People who Still Have Hope for the Future
By Banafshe Jamali
Sunday 29 August 2010
Translated by: Sussan Tahmasebi
Change for Equality: The One Million Signatures Campaign will celebrate its fourth anniversary on August 27. In celebration of this auspicious occasion, Parastoo, Mohammad and I go to a park in West Tehran to collect signatures in support of the Campaign’s petition demanding changes to discriminatory laws against women. It is always interesting to talk to the public and hear their views on women’s rights and try to assess their level of commitment to ensuring women’s rights in the family. Without knowing the person you are engaging with, without having any preconceived notion about their views and ideas about women’s rights and women’s position in the family, you begin a discussion.
You ask them if they are familiar with the Campaign. You wait for their reaction, which varies from person to person. Especially after the elections and the developments that followed, the wave of mistrust that engulfed the public, you understand that you may be faced with cold reactions, but despite your low expectations, and despite the fact that it is the holy month of Ramadan and people are fasting, despite the fact that it is 6pm and it is frustratingly hot, most of those you approach are welcoming of a discussion on women’s rights. They ask about the Campaign and how it was formed. Some don’t know about the Campaign or its aims.
We explain about the Campaign’s accomplishments over the past four years as well as the accomplishments of the women’s movement. We talk about the reform of inheritance laws. We explain that women could not inherit land before this recent change, but now they can. We talk about equal compensation paid to women who are injured in accidents, which was adopted in the form of a directive, after years of activism on the part of women’s rights activists.
Some of those we approached speak of the Family Protection Bill, which is currently under review in the Parliament. They speake of the broad objections to this Bill and express their concern about legislation which they view to be discriminatory against women and which they believe undermine the foundation of the family. Interestingly enough, most of those who object to this Bill, are men. Still they express hope that with the objections and protest by various women’s rights groups the Bill, which they believed promoted temporary marriage and polygamy, will be shelved in Parliament.
Most of the people in the Park, are young men and women and for the most part they are aware of the existing laws and their discriminatory nature. Most agree that inheritance laws should be changed so that women and men both receive equal inheritance and believe that women and men should be provided with equal dieh (compensation for bodily injury or death), and are opposed to polygamy, which they view as contributing to the destruction of families. With respect to women’s equal right to divorce, men talk about Mehrieh (a sum payable to the wife upon demand and stipulated in the marriage contract). These men explain that if a woman was to forgo her Mehrieh that they would have no objections to equal rights of women to divorce. Many believe that to create change in these laws we also need to create change at the cultural. This change needs to come from within our immediate circles they point out. In line with the aims of the Campaign which contends that education and awareness raising are key to creating change, these discussions point to the fact that if we can influence people’s thinking then we can change unjust and discriminatory laws as well.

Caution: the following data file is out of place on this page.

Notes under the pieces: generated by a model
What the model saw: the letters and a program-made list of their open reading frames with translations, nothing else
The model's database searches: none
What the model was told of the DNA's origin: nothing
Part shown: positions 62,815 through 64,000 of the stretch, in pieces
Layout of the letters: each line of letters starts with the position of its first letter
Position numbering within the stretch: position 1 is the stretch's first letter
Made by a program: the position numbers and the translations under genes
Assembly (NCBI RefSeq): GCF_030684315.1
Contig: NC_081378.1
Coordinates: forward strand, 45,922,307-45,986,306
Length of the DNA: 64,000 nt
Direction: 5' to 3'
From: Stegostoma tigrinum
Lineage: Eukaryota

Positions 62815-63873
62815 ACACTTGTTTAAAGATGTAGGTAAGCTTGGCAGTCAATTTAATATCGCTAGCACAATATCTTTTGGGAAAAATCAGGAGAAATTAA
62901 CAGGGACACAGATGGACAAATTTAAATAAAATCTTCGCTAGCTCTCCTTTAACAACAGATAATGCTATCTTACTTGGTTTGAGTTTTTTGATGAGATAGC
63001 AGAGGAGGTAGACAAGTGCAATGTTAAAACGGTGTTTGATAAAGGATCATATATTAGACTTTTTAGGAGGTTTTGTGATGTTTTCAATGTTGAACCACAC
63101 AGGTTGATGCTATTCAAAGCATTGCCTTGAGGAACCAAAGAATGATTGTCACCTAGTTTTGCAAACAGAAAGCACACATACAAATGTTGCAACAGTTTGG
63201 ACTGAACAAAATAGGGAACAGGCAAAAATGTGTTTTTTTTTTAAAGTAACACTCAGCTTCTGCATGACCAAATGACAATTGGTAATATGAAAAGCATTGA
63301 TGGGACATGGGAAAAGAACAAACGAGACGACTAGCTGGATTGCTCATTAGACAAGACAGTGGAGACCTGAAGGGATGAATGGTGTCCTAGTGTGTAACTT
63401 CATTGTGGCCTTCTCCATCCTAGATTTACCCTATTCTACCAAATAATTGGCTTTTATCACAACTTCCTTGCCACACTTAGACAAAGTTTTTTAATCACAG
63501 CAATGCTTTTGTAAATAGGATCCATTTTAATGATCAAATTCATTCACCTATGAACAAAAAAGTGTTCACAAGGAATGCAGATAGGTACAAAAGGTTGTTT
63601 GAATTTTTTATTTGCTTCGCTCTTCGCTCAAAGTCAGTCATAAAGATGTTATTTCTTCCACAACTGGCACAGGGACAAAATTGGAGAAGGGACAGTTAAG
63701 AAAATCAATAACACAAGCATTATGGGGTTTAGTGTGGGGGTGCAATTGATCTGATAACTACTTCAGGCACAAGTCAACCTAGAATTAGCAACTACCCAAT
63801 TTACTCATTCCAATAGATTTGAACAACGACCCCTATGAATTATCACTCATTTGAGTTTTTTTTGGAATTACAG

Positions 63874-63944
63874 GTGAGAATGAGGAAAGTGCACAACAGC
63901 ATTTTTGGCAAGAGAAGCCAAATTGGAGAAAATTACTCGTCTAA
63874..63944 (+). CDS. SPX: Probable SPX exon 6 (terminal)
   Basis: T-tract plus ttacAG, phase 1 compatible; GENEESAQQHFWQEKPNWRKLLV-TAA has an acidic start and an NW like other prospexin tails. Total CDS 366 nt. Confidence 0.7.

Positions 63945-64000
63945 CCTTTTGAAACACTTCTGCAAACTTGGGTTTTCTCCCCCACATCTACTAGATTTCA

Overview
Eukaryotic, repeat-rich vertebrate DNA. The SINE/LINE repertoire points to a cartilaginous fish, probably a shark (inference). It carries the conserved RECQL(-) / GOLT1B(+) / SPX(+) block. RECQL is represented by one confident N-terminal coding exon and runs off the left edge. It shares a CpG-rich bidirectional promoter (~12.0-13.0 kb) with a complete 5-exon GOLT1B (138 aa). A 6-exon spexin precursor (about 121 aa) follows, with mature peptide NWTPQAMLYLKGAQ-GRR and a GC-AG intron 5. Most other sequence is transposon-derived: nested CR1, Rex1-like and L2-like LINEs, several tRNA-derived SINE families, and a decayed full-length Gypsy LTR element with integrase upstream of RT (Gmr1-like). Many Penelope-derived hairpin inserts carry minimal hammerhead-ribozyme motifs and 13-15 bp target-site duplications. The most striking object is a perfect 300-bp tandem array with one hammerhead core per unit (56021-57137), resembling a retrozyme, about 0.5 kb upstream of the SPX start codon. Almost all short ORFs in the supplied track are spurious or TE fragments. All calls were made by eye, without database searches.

There is a woman in the park, who is fully veiled, out with her two young children. We approach her and she reads the petition of the Campaign carefully. She believes that most of the laws that are outlined in the petition are in line with Sharia law and therefore cannot be changed. Parastoo explains that there is a difference between religious scholars with respect to the interpretation of these laws, and that with dynamic jurisprudence and ijtehad these laws can be changed. The woman believes that since the husband is the primary bread winner of the family he should benefit from greater rights, such as dieh and inheritance. But she believes that custody should be given to the parent most suited to care for children.
Two or three hours pass with us in the park. The sun fully sets. Most of those we approach agree to sign the petition of the Campaign and express hope that our Campaign and our education and awareness raising efforts will contribute positively to the equality of men and women.
You see, despite all the problems and difficulties of the last year, our people still harbor hope for a better future.
Note this article was written on the occasion of the fourth anniversary of the Campaign for our Farsi site. It was translated for the English site’s special celebration of four years of face-to-face engagement with the public.